"Fiction has lost its allure because of this primitive belief that memoir is more worthy, more authentic," says Todd Gitlin, a professor of sociology and journalism at Columbia University, and author of the memoir "The Sixties: Years of Hope, Days of Rage." At the same time, he says, "The bubble of a wholly reliable reminiscence has burst."
That paradox is central to the future of the memoir, say authors, booksellers, and publishers. Though the form has undoubtedly lost some of its luster, memoir sales will likely continue to rise over the next few years, spurred by what Mr. Gitlin calls a search for "authenticity." Since 1999, sales in the biography-and-memoir category have grown from $170 million to $270 million, according to the annual Bowker Industry Report.
Booksellers at Powell's Books, the independent chain in Oregon – where fabulist Margaret Seltzer is currently living – say recent author transgressions have had little effect on the way they purchase or market memoirs.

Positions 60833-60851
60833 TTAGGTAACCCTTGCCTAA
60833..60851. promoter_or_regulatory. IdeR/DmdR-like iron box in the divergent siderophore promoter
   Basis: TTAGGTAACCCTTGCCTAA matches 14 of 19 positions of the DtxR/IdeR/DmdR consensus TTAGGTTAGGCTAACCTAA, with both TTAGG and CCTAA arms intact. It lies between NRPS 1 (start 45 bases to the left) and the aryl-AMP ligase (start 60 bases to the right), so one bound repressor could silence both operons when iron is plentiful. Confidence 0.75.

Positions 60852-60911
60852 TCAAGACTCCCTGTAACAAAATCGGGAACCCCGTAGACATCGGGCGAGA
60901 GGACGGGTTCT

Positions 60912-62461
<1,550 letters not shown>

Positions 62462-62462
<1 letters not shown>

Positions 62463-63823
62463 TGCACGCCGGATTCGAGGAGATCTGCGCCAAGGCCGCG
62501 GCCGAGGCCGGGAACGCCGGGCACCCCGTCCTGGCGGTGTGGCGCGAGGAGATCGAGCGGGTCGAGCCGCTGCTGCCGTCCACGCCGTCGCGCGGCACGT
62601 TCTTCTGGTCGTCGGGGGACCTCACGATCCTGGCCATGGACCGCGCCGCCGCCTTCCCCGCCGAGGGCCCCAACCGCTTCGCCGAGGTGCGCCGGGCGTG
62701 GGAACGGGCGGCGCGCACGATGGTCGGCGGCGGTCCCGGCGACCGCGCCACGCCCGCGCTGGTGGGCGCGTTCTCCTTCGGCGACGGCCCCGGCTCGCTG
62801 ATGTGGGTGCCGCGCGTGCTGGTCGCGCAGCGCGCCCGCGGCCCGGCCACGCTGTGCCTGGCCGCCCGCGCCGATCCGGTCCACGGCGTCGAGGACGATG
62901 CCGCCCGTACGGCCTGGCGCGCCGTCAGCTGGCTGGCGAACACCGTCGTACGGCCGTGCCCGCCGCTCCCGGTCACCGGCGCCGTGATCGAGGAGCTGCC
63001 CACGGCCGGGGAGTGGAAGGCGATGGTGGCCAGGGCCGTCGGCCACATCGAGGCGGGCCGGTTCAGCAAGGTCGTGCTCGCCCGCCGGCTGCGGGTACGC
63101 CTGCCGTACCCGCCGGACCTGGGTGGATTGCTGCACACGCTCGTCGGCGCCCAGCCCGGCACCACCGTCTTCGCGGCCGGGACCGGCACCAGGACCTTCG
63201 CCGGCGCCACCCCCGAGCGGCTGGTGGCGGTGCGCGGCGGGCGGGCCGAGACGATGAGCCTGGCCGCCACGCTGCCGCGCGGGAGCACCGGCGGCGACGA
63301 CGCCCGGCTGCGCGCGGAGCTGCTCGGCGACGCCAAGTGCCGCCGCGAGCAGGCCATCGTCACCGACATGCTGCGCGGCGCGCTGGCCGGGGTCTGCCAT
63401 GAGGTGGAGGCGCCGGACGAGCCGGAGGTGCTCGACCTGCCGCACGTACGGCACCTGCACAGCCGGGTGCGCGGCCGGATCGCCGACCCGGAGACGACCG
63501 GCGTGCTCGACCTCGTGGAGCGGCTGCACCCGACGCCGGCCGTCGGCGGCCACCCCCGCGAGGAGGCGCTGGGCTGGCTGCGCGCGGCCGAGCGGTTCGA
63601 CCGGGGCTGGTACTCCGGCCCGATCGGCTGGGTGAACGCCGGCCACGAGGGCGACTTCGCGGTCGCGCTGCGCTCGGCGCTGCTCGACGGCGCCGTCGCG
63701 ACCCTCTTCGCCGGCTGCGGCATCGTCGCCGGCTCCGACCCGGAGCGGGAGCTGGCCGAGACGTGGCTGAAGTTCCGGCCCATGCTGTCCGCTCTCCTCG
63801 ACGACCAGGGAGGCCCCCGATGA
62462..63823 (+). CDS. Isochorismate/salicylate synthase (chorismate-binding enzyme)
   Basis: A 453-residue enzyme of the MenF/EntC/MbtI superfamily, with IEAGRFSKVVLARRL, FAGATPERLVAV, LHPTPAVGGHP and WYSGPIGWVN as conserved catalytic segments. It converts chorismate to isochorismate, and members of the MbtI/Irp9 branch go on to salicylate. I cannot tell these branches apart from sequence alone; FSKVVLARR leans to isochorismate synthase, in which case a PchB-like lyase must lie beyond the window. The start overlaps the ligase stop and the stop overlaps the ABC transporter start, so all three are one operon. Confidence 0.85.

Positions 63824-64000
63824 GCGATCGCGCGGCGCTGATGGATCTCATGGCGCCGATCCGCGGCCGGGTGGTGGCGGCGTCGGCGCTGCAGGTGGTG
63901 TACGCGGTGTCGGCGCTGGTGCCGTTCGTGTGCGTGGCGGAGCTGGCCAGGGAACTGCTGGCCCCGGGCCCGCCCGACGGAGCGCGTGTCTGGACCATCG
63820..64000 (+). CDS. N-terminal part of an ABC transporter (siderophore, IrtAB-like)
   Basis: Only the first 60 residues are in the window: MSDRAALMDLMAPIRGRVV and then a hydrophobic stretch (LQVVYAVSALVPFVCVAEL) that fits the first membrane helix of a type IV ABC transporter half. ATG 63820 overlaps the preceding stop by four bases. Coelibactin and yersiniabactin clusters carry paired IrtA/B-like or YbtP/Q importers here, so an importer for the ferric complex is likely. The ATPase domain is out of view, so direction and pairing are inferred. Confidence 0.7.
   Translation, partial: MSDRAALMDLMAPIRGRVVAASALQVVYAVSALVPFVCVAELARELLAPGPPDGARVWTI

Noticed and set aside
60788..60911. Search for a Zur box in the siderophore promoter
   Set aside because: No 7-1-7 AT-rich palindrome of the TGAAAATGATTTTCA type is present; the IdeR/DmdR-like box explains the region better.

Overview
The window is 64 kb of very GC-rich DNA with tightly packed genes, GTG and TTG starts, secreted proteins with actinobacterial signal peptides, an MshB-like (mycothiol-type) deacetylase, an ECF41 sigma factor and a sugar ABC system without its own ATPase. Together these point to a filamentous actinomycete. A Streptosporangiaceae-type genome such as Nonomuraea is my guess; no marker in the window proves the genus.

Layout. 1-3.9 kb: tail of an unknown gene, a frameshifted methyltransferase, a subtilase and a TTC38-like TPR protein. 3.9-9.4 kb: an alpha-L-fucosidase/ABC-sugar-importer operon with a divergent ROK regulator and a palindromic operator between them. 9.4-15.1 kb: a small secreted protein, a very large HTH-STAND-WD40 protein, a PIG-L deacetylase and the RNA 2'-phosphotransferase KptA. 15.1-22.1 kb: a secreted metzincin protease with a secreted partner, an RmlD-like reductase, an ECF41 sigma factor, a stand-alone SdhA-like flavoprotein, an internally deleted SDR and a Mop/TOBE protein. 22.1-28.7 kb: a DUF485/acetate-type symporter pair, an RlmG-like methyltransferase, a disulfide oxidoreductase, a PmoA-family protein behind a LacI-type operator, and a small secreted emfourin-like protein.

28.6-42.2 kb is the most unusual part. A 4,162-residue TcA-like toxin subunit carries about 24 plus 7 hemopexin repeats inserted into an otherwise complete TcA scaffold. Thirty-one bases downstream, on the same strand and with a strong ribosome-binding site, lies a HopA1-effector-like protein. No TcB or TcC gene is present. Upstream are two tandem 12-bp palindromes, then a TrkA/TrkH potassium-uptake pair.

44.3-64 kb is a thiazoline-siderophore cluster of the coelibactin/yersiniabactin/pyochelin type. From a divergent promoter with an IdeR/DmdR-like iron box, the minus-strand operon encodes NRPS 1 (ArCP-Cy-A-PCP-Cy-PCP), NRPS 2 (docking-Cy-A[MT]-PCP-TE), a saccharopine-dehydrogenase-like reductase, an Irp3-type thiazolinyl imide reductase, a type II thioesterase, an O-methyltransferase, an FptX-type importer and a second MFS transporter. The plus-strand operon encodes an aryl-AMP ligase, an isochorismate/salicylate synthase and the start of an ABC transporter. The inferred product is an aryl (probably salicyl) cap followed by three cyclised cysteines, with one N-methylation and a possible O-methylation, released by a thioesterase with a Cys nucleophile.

"There was a certain amount of interest in Margaret Jones [Ms. Seltzer's pseudonym] regionally and locally," says Michal Drannen, marketing manager for Powell's. "But we haven't seen a decline in sales of the genre. From my perspective, I don't think there's a general concern about the veracity of nonfiction memoirs or biographies."
The impact may be more subtle.
"It's made us cynical," says purchasing manager Gerry Donaghy. He and his colleagues have developed a running joke. Whenever they come across an especially sensational life story, somebody will ask, "What's the pool? How many weeks before it's exposed as fraudulent?"